BBFC Classification: 18
Directors: Rob Epstein & Jeffrey Friedman
Starring: Amanda Seyfried, James Franco, Peter Sarsgaard, Sharon Stone, Robert Patrick, Juno Temple, Hank Azaria
The thing with your average movie biopic is that most of the time you either have to glam it up a bit to make the overall story a bit more interesting and cinematic or, on some occasions and depending who the subject is, you have to do the opposite and tone it down a bit for mass audience consumption. With Lovelace – the story of porn star Linda Boreman, better known by her stage name Linda Lovelace – it would appear that the filmmakers went with the latter.
Lovelace is a film of two halves, the first being a straightforward run through Linda Boreman’s life from meeting Chuck Traynor to becoming Linda Lovelace and making the legendary porn movie Deep Throat, and then on to the critical acclaim and praise that she received from the adult film industry. Then things take a turn and we move forward a few years and see Linda taking a lie detector test in preparation for her biography (one of four that Boreman eventually released, each one contradicting the last). The scenes that we have already seen with the smiling Linda Lovelace basking in the attention of the spotlight are then played again but this time with some added footage that shows what really went on between Linda and Chuck during those times and setting the scene for her eventual escape from the porn industry and her abusive marriage.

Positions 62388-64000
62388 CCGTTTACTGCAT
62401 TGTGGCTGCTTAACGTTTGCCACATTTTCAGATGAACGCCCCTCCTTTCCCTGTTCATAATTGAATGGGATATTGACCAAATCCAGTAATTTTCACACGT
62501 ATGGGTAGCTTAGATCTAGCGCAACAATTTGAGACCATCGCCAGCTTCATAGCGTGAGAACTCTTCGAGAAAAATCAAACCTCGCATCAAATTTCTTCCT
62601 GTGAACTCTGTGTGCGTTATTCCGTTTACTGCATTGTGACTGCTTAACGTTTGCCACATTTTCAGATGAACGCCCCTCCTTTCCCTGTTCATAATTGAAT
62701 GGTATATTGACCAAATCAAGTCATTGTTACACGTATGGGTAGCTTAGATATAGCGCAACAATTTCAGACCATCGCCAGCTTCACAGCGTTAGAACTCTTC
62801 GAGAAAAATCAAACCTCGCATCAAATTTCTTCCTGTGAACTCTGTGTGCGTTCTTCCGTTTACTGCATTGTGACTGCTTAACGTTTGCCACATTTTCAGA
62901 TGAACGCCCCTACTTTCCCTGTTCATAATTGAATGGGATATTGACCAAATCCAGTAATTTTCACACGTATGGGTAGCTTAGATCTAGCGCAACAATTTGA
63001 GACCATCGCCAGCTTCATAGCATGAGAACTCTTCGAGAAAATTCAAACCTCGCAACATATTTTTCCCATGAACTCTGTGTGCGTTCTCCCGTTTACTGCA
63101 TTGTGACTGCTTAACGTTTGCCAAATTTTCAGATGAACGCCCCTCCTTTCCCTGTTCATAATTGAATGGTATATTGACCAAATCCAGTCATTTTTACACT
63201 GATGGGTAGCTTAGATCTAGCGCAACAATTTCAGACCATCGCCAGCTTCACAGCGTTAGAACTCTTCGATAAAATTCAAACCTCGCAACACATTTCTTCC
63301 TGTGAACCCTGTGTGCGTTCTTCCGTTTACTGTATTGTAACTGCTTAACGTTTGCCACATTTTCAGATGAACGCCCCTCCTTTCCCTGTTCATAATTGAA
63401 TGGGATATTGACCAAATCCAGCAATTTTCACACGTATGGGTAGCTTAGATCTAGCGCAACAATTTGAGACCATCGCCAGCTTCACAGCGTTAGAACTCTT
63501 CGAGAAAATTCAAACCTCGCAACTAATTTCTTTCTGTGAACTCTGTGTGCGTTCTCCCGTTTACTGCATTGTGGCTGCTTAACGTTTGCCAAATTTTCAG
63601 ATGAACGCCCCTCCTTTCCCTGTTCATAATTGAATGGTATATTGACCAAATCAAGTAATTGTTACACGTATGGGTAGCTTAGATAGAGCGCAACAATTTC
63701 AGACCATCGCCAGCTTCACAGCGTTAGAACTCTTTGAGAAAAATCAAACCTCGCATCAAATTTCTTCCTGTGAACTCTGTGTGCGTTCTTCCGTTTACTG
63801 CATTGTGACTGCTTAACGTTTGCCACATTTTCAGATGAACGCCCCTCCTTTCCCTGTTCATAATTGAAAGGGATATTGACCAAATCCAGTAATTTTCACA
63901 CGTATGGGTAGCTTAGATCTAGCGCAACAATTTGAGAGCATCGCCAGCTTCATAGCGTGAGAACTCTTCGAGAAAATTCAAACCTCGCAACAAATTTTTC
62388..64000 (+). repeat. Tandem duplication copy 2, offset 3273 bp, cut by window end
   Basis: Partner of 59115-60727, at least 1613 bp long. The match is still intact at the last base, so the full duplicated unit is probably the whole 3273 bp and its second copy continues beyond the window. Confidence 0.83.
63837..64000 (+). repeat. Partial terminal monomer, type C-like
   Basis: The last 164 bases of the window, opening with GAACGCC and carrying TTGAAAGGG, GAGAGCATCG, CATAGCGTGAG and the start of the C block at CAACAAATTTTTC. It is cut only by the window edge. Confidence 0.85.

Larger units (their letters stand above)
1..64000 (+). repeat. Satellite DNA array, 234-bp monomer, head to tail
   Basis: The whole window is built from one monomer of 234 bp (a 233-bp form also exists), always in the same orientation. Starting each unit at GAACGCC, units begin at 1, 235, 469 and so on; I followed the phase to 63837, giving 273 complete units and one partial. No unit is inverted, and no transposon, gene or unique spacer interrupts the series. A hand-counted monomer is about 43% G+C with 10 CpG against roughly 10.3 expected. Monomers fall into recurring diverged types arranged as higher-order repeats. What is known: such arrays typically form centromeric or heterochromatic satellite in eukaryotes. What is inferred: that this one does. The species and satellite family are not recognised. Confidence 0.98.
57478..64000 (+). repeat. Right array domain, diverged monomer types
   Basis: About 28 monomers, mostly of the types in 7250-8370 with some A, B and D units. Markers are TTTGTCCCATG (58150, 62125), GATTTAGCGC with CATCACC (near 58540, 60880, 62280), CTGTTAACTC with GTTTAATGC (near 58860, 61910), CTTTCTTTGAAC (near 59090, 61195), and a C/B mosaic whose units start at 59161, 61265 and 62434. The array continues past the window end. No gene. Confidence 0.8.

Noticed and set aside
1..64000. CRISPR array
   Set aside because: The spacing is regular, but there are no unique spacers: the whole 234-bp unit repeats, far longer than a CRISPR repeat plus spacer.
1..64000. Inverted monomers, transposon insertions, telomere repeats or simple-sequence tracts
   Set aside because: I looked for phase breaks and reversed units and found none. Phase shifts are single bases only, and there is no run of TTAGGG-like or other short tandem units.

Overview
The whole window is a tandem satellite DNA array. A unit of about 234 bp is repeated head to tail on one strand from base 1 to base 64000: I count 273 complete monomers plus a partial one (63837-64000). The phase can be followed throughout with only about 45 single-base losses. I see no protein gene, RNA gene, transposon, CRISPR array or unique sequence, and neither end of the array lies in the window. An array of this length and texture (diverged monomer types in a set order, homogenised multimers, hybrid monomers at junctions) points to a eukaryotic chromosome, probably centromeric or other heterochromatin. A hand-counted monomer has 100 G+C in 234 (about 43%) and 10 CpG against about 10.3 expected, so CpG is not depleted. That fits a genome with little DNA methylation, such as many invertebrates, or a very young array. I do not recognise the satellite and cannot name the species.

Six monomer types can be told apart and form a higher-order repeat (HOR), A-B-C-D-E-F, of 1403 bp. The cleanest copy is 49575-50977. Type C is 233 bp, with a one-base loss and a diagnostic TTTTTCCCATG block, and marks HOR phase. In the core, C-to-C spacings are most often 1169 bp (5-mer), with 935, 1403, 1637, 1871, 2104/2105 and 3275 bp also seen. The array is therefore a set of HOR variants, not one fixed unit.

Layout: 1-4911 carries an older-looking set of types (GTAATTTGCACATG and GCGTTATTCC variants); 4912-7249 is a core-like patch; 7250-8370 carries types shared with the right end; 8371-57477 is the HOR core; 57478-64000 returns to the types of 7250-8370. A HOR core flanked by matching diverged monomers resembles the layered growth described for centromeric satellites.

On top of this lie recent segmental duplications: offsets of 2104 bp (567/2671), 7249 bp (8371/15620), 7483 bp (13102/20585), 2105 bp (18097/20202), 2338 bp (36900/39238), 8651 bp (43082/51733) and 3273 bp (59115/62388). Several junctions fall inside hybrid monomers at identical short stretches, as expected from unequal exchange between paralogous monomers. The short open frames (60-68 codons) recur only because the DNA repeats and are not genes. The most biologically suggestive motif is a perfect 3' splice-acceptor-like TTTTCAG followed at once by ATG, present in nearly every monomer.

Where Lovelace scores highly is in the casting. Amanda Seyfried does extremely well with what could potentially have been a problematic role for many a mainstream actress to pull off (sorry, but as least it wasn’t a ‘suck’ joke) and digs deep (apologies again) to become Linda Lovelace rather than the doe-eyed girl from Mama Mia in a brown wig. Peter Sarsgaard has played scumbags before but he gives a little more than usual in his portrayal of Linda’s husband Chuck Traynor, the fear and anger the character needs really showing in the actor’s face. The supporting cast are all good but Robert Patrick (Terminator 2: Judgement Day) and an unrecognisable Sharon Stone (Basic Instinct) as Linda’s parents put in a proper performance during their brief stints on-screen, particularly the scene where Linda’s father John confesses to his daughter that he’s seen her film and realises that he is partly to blame for how Linda’s life turned out, and Robert Patrick totally sells the part even though we don’t really get to see that much interaction between him and Seyfried.
But despite the strong cast and convincing performances the details of the story feel remarkably clipped, the film touching on what audiences would likely know already going in and not really expanding on any of it. This, combined with the fractured nature of the storytelling, makes it a little confusing as to who the film is actually aimed at as the safe nature of script is too commercial for exploitation fans but how likely are mainstream audiences to queue up to see a biopic of a 1970’s porn star? It’s certainly not a bad film and it is worth watching if you have any interest in the subject or the era it is set in, which is recreated excellently, but it is a little too sympathetic to Linda’s own account of what happened – in the sense that many liberties are taken with what is chosen to be told and several known facts about Lovelace’s other pornographic adventures are left out – to be considered definitive and ultimately feels underwhelming because of it.
Special Features: Behind Lovelace featurette.
UK Release Date: 23rd December 2013